Every pound saved in an aircraft translates to fuel savings and lower carbon emissions. Air France-KLM has begun to use advanced polymer cargo nets that can save 210 gallons of kerosene fuel a year in an aircraft.
The nets are made of Dyneema ultra-high molecular weight polyethylene fiber supplied by Dutch plastics and chemicals major Royal DSM. Dyneema's PE molecules are oriented in the machine direction to provide tensile strength 15 times stronger than steel.
The nets made from Dyneema are manufactured by British firm AmSafe Bridport, a specialist in restraint technologies. The new cargo nets weigh about 20 pounds, about half the weight of a traditional cargo net made from PET fibers.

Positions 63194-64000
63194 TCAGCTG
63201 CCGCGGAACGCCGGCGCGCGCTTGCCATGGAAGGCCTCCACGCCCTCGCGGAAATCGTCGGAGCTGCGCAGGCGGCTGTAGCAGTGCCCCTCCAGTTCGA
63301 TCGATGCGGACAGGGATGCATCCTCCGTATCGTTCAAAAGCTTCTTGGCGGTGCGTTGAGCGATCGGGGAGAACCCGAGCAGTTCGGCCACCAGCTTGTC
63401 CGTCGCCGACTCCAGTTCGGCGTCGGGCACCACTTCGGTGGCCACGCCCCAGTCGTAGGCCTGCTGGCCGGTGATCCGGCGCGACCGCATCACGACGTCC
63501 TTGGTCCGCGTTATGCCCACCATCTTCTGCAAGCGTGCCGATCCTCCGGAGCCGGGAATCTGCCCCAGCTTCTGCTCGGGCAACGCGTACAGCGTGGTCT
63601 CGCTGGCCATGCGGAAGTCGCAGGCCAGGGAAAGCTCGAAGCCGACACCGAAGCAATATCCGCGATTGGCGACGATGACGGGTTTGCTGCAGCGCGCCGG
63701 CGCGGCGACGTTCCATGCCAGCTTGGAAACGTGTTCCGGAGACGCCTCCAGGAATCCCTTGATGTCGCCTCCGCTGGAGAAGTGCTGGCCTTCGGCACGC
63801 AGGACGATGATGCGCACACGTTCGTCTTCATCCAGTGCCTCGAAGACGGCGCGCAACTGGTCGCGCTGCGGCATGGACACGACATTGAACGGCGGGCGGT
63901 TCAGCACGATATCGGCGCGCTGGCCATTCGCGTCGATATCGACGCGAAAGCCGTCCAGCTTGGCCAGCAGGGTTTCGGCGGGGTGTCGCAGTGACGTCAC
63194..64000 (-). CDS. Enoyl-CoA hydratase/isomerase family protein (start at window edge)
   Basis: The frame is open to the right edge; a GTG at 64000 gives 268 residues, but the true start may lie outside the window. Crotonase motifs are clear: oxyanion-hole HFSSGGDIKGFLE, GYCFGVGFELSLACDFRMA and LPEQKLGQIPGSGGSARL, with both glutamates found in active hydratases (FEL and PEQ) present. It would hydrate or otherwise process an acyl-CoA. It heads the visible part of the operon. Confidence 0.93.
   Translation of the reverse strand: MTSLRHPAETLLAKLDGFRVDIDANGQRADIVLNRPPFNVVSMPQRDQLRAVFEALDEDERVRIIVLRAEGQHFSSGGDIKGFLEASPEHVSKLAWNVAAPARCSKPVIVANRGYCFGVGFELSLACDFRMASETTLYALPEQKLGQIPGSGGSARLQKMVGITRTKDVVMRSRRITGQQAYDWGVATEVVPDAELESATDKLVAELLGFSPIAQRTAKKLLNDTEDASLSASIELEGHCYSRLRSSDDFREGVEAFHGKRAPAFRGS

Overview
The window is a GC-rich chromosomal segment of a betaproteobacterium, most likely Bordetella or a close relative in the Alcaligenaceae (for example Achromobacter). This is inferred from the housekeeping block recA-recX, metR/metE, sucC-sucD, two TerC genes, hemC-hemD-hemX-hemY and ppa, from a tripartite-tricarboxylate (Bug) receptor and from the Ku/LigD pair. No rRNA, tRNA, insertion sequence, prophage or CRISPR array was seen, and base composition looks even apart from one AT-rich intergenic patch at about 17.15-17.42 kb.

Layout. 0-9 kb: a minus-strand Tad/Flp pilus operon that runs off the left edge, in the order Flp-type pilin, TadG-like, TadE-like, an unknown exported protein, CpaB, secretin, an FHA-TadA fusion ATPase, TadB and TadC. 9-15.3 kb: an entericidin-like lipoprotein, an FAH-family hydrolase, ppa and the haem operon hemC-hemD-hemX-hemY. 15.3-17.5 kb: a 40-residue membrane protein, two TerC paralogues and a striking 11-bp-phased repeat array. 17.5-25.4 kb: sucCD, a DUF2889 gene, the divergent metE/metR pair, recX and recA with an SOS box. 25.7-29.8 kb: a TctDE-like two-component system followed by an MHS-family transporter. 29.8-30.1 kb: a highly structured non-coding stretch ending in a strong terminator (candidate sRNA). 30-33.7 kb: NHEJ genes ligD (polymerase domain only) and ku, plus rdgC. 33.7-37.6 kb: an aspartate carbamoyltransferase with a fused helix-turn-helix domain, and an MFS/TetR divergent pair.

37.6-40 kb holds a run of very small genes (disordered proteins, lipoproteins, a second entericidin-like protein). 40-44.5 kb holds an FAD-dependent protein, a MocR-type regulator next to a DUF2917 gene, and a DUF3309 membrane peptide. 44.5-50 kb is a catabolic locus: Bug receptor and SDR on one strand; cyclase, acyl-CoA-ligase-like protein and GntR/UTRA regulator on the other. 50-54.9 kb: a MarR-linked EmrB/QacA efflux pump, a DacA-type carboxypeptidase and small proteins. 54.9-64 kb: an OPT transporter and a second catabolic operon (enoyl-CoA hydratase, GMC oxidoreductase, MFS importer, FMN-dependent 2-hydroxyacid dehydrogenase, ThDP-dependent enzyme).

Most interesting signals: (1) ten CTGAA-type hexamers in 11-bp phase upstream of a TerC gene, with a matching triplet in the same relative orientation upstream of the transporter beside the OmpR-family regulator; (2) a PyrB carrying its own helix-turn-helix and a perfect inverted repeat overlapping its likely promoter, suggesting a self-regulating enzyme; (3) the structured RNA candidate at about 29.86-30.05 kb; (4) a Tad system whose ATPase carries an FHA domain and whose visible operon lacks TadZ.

Royal DSM said Dyneema also aids applications in marine, medical, sport, safety and other markets. The fibers are water and chemical resistant and lighter than water. Royal DSM began commercial production of Dyneema in 1990. It now makes the fibers in Heerlen, Netherlands; Greenville, N.C.; and Katata, Japan.
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